Protection of trade secrets in Vietnam
In the context of businesses racing in research and development activities, the requirement for intellectual property (IP) protection is more important than ever. This article focuses on analyzing some advantages and drawbacks for companies when choosing to protect an invention as a trade secret.

Do Tuan Anh and Nguyen Minh Chinh[1]

Products of Simexco DakLak, a specialty coffee brand, are displayed at the Vietnam Amazing Roast Master 2023 Contest in Dak Lak province__Photo: Hoai Thu/VNA

In the context of businesses racing in research and development activities, the requirement for intellectual property (IP) protection is more important than ever. When a company has a new invention, the owner can choose either of the ways to protect IP ownership: applying for patent protection or protecting it as a trade secret. From a perspective of Vietnam’s law, both these are subject matters of industrial property rights. However, while patent application has been widely applied, it seems that many companies in Vietnam remain unclear about trade secrets. This article focuses on analyzing some advantages and drawbacks for companies when choosing to protect an invention as a trade secret.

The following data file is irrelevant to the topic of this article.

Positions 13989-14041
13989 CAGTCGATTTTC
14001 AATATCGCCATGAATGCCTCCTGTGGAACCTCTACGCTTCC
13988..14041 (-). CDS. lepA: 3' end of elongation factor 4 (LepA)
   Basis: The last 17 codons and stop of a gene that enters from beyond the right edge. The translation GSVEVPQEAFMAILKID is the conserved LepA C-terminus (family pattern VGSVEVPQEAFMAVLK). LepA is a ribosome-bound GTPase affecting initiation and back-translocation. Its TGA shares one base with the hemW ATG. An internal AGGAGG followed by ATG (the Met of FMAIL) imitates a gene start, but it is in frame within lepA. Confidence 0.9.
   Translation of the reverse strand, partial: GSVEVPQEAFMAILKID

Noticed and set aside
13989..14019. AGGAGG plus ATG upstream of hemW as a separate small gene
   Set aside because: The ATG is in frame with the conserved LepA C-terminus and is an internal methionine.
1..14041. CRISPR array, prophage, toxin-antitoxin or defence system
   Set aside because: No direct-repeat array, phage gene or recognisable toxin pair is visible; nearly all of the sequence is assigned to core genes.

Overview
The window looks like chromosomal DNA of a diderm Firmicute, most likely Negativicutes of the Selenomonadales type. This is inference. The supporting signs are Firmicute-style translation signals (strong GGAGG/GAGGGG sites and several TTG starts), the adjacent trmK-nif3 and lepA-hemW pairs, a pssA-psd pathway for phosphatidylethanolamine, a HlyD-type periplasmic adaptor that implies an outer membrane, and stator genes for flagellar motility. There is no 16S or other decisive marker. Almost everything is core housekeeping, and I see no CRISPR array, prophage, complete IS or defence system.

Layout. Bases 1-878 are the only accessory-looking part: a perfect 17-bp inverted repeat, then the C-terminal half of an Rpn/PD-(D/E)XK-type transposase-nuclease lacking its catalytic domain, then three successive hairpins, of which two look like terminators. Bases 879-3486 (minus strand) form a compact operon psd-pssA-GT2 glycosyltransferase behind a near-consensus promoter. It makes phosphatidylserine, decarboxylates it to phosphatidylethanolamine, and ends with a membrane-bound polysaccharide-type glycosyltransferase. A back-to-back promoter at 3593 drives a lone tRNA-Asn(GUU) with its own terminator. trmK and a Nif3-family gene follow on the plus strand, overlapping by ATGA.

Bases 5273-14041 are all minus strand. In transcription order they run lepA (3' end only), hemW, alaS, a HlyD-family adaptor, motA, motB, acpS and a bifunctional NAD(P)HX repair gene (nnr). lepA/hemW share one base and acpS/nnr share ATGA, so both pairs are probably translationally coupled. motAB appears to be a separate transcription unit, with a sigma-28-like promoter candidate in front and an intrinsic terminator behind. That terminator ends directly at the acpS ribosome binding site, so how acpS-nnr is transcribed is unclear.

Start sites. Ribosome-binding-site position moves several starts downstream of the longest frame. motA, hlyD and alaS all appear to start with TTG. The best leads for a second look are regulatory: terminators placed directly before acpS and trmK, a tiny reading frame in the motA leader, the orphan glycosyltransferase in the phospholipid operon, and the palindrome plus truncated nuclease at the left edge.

Trade secrets bring numerous advantages to businesses…

When a company chooses to have its invention protected as a trade secret, the protection of that trade secret is not limited in time because there is no provision limiting the term of protection of trade secrets. Meanwhile, as per Law 50/2005/QH11 on Intellectual Property dated November 29, 2005 (as revised in 2009, 2019 and 2022) (the IP Law), invention patents[2] each has a validity period starting from the grant date and expiring at the end of the period of 20 years after the filing date (Article 93.2). After the expiration of the protection period, the invention will no longer be the exclusive property of the company (it will fall in the public domain) and other organizations can utilize such invention legally. It can be clearly seen that the beneficial side of trade secrets here is that the company can keep and protect its trade secrets indefinitely as long as the protection conditions are satisfied. The conditions for protection are specified in Article 84 of the IP Law, under which a trade secret may be protected if it satisfies the following three conditions:

• Being neither a common knowledge nor easily obtained;

• Being capable, when being used in business activities, of bringing about advantages to its holder over those who do not hold or use it; and,